The Uplink TDOA method uses triangulation for localization. The object to be localized transmits localization messages in its uplink to the base stations. Our emulation platform already achieves an accuracy of less than 50 cm in the horizontal plane in an empty hall.
The initial implementation of localization in 5G was part of Release 16. To this end, 3GPP aimed for a horizontal accuracy for commercial use cases of less than 10 meters for 80 percent of positioning events outdoors and examined the feasibility of this. Indoors, the goal is an accuracy of less than 3 meters. In Release 17, this target mark – for both of indoors and outdoors – has been cut to 1 meter for 90 percent of positioning events. At this point in time, there’s no way to tell how well this target is adhered in practice.
If a 5G localization solution is available, it can in principle be deployed in both campus networks and public networks. However, localization using the Uplink TDOA method requires highly accurate time synchronization between base stations, which is easier to implement in campus networks than in public networks. In the latter, it would be necessary to use time distribution by means of GNSS.
Any answer to this question is going to be on the vague side, as we’re talking about bringing together the localization functionality distributed across UE (user equipment), RAN (radio access network) and 5G core. That means it will probably take some time before the product is available on a large scale.
With the rollout of 5G and the allocation of private spectrum in the 3.7–3.8 GHz range, the demand for localization in non-public 5G networks or campus networks is increasing. Many devices are already capable of localization with Uplink TDOA in principle, since the standardized procedures and signals have been implemented. However, the necessary components for receiving and processing signals in campus networks are still under development.
5G localization is of particular interest to customers who are considering or already planning their own 5G campus network. Many of the inquiries we receive about this are from the manufacturing and logistics sectors. We support customers in identifying, elaborating, evaluating and pre-testing use cases for 5G localization through investigations in our test beds or, in the future, on-site at the customer’s premises. This allows us first to support our customers’ decision-making process and then to accompany customers along the path to setting up their own sustainable systems.
For more than 20 years, Fraunhofer IIS has been researching, developing and testing localization technologies. Based on our many years of experience from research and development projects, especially in the field of radio positioning and wireless communications, as well as our involvement in standardization, we offer a wide range of consulting services around customized localization solutions with 5G. In addition to consulting, of course, we are happy to research and develop 5G localization solutions as part of direct orders or in publicly funded projects.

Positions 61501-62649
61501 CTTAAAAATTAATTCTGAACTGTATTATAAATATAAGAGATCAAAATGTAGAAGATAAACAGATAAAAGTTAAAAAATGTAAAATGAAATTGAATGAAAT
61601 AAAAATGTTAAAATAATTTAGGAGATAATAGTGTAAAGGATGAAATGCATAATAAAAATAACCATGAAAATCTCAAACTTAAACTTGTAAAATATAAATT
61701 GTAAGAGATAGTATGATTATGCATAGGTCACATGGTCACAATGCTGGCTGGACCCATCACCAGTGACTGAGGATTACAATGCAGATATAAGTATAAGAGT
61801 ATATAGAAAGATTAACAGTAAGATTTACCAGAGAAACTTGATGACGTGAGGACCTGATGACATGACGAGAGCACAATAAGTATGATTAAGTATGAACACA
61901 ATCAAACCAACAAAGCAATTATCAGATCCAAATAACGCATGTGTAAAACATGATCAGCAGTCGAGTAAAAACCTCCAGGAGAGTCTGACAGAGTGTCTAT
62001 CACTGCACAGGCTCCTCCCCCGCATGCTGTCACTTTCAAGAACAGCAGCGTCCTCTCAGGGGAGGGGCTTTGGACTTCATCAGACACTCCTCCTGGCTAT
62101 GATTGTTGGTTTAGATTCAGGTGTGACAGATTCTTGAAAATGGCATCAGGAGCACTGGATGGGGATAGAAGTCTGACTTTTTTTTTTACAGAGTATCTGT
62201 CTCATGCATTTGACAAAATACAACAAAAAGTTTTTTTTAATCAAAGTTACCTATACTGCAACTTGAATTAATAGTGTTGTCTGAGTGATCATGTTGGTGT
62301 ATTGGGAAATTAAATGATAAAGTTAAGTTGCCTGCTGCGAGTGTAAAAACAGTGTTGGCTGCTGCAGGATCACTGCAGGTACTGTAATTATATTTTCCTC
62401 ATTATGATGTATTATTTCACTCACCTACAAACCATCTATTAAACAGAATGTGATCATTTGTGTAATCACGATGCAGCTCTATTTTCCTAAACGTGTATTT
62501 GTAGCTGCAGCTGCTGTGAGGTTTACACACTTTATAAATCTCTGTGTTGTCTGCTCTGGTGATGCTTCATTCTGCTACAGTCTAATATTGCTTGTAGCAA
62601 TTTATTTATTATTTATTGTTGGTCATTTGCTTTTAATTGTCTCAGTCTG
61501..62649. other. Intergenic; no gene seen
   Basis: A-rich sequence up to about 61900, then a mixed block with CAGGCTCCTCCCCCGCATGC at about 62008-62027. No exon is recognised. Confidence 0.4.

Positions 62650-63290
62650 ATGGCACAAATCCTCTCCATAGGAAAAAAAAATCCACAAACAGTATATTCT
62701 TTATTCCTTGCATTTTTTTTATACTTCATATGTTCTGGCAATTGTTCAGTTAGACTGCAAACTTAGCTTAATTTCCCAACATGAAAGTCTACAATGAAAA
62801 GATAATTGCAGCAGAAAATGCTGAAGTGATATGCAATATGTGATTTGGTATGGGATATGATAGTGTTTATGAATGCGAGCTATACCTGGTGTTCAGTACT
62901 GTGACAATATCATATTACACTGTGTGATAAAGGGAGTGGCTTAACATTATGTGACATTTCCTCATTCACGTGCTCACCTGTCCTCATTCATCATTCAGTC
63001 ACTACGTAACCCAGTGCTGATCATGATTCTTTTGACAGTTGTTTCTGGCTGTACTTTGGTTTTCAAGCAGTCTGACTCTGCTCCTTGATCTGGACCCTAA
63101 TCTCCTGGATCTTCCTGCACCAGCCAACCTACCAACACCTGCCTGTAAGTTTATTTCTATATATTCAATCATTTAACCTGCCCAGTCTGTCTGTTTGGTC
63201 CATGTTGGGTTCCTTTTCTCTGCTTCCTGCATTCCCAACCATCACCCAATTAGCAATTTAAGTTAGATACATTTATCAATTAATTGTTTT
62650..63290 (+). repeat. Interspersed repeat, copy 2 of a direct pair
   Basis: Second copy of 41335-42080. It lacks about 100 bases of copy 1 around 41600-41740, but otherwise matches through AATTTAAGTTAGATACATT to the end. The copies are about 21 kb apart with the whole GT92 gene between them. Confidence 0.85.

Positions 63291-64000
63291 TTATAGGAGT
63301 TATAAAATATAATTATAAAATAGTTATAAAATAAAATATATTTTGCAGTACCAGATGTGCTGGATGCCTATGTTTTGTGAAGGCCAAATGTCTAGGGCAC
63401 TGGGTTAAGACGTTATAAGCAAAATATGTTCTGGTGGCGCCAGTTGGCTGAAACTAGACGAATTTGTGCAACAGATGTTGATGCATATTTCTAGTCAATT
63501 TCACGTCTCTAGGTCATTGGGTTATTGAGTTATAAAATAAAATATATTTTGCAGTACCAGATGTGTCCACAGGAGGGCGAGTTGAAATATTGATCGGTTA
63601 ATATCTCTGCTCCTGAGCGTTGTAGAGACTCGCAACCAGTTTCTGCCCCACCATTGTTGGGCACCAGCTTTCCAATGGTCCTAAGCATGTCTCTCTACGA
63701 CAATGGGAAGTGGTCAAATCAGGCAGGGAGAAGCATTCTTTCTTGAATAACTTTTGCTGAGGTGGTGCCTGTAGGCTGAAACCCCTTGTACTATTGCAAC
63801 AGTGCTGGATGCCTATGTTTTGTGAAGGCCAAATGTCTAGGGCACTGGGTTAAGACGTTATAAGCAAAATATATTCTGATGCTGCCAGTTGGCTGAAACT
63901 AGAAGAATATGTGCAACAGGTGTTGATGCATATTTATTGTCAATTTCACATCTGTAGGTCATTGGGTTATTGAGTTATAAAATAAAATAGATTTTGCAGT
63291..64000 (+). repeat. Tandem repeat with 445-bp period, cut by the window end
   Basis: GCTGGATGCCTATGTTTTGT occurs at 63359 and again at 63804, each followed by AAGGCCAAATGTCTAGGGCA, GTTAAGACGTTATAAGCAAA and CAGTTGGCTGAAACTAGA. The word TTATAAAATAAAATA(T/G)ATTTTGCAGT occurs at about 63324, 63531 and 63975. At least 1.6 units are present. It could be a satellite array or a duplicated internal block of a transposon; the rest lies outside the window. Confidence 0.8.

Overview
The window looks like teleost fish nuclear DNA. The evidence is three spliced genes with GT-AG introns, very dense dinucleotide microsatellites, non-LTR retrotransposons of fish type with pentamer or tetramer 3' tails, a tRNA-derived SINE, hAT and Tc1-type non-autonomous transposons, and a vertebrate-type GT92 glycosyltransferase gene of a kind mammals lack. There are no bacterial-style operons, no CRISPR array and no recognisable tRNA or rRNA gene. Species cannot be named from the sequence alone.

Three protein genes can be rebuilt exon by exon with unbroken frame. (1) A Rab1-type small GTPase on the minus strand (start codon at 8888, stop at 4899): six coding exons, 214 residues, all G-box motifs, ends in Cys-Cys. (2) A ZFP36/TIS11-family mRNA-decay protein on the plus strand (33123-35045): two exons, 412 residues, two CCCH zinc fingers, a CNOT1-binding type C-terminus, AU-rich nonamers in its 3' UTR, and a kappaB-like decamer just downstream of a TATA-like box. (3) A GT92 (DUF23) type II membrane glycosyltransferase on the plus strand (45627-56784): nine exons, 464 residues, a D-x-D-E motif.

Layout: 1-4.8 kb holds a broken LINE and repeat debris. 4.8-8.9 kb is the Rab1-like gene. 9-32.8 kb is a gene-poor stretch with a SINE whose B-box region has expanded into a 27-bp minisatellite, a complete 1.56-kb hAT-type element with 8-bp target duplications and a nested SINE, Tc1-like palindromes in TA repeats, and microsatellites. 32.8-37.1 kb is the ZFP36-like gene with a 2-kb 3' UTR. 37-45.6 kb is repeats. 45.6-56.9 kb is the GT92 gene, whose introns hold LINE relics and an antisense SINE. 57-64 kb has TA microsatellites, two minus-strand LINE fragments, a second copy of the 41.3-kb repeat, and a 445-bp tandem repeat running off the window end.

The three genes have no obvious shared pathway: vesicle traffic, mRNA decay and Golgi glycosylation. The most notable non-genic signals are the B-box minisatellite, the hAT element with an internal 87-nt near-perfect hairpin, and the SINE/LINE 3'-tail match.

In the global research community for localization systems, AI is already a core topic for the further development of existing methods and the realization of new ones. I think that with the implementation of new releases in products, we should soon see updates that make use of AI, as the necessary computing power is usually either already available in the systems or can be expanded. We are also already testing our own approaches to 5G localization with uplink signals to get the achievable accuracy available even in areas where propagation effects such as shadowing, reflection and scattering make localization based on TDOA methods very difficult or even impossible. This is particularly important within complex production and logistics environments for precise and wide-ranging localization.
These are very diverse due to the numerous research and industrial projects that have been completed or are ongoing. On the topic of 5G localization, we primarily advise industrial customers, develop and test system components with or for equipment suppliers, and actively work together with associations on standardization. Many applications relate to the areas of production and logistics. Applications here include, for example, the monitoring and control of driverless transport systems (AGVs, UAVs), the digitalization of material flow and warehouse management, and even the Industrial Internet of Things (IIoT). However, there are also application projects in rescue services for the localization of rescue workers at the scene of an emergency or for the use of drones and autonomous vehicles for better situation assessment.